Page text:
We cannot say with certainty which approach will be better, it depends on the data. Let me add that seeing a full scan on a table that is expected to grow is not a good idea (restricting the search to the last month's, or last few months' worth of data can help). But there are significant chances that this last version of our query will perform better than the first attempt with the subquery in the where clause.
We cannot leave the subject of large data volumes without mentioning a slightly special case. When a query returns a very large amount of data, you have reasonable grounds for suspecting that it's not an individual sitting at a terminal that executed the query. The likelihood is that such a query is part of a batch process. Even if there is a longish "preparatory phase," nobody will complain so long as the whole process performs to a satisfactory standard. Do not, of course, forget that a phase, preparatory or not, requires resourcesCPU, memory, and possibly temporary disk space. It helps to understand that the optimizer, when returning a lot of data, may choose a path which has nothing in common with the path it would adopt when returning few rows, even if the fundamental query is identical.
Filter out unneeded data as early as possible.
The Proportions of Retrieved Data
A typical and frequently quoted saying is the famous "don't use indexes when your query returns more than 10% of the rows of a table." This states implicitly that (regular) indexes are efficient when an index key points to 10% or less of the rows in a table. As I have already pointed out in Chapter 3, this rule of thumb dates back to a time when relational databases were still regarded with suspicion in many companies. In those days, their use was mostly confined to that of departmental databases. This was a time when a 100,000-row table was considered a really big one. Compared to 10% of a 500 million-row table, 10% of 100,000 rows is a trifle. Can we seriously hope that the best execution plan in one case will still be the best execution plan in the other case? Such is wishful thinking.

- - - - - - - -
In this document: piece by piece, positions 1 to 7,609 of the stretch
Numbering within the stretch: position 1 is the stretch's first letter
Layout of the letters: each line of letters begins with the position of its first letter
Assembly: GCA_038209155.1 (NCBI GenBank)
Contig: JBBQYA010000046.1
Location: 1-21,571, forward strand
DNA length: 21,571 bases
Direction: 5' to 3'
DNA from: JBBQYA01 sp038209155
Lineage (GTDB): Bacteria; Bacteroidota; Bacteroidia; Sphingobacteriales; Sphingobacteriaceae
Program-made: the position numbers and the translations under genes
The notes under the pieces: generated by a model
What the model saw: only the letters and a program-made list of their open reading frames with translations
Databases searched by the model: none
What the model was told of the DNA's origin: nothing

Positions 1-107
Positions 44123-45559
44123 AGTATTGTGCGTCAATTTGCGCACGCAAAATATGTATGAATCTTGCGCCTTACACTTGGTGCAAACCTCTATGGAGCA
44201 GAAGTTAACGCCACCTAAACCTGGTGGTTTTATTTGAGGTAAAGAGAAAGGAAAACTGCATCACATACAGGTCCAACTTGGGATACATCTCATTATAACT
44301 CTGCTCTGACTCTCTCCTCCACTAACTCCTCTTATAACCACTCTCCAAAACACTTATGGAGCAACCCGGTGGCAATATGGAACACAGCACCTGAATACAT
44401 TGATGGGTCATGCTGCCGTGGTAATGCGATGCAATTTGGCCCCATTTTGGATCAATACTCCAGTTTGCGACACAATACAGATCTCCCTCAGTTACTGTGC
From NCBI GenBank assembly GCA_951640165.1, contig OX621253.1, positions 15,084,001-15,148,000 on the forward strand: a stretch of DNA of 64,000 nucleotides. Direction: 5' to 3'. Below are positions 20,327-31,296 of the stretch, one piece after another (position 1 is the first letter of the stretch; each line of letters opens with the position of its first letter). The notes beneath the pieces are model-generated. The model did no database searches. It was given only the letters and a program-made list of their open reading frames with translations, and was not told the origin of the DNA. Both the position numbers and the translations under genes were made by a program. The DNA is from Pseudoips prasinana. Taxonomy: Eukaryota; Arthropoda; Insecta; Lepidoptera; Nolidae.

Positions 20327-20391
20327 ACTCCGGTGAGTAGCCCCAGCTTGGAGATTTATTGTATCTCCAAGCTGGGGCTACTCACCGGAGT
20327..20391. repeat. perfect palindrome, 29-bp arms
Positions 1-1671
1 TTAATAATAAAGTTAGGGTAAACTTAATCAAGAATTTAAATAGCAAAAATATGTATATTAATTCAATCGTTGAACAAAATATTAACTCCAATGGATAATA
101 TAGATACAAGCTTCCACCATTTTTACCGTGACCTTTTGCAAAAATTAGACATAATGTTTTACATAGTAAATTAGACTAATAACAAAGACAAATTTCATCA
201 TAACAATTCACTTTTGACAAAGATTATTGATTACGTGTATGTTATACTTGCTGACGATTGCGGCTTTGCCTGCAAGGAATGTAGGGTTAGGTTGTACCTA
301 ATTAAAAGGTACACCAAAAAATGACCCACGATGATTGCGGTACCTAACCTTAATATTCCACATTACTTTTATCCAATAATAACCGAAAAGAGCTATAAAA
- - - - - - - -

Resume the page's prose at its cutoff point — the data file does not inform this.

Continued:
Independently from the evolution of table sizes since the time when the "10% of rows" rule of thumb was first coined, be aware that the number of rows returned means nothing in itself, except in terms of response time expectations by end users. If you compute an average value over 1 billion rows, you return a single row, and yet the DBMS performs a lot of work. Even without any aggregation, what matters is the number of data pages that the DBMS is going to hit when performing the query. Data page hits don't only depend on the existence of indexes: as you saw in Chapter 3, the relation of indexes to the physical order of rows in the table can make a significant difference in the number of pages to visit. Other implementation issues that I am going to discuss in Chapter 5 play an important part, too: depending on how data is physically stored, the same number of rows returned may mean that you have to visit massively different numbers of data pages. Furthermore, operations that would execute sequentially with one access path may be massively parallelized with another one. Don't fall into the row percentage trap.
When we want a lot of data, we don't necessarily want an index.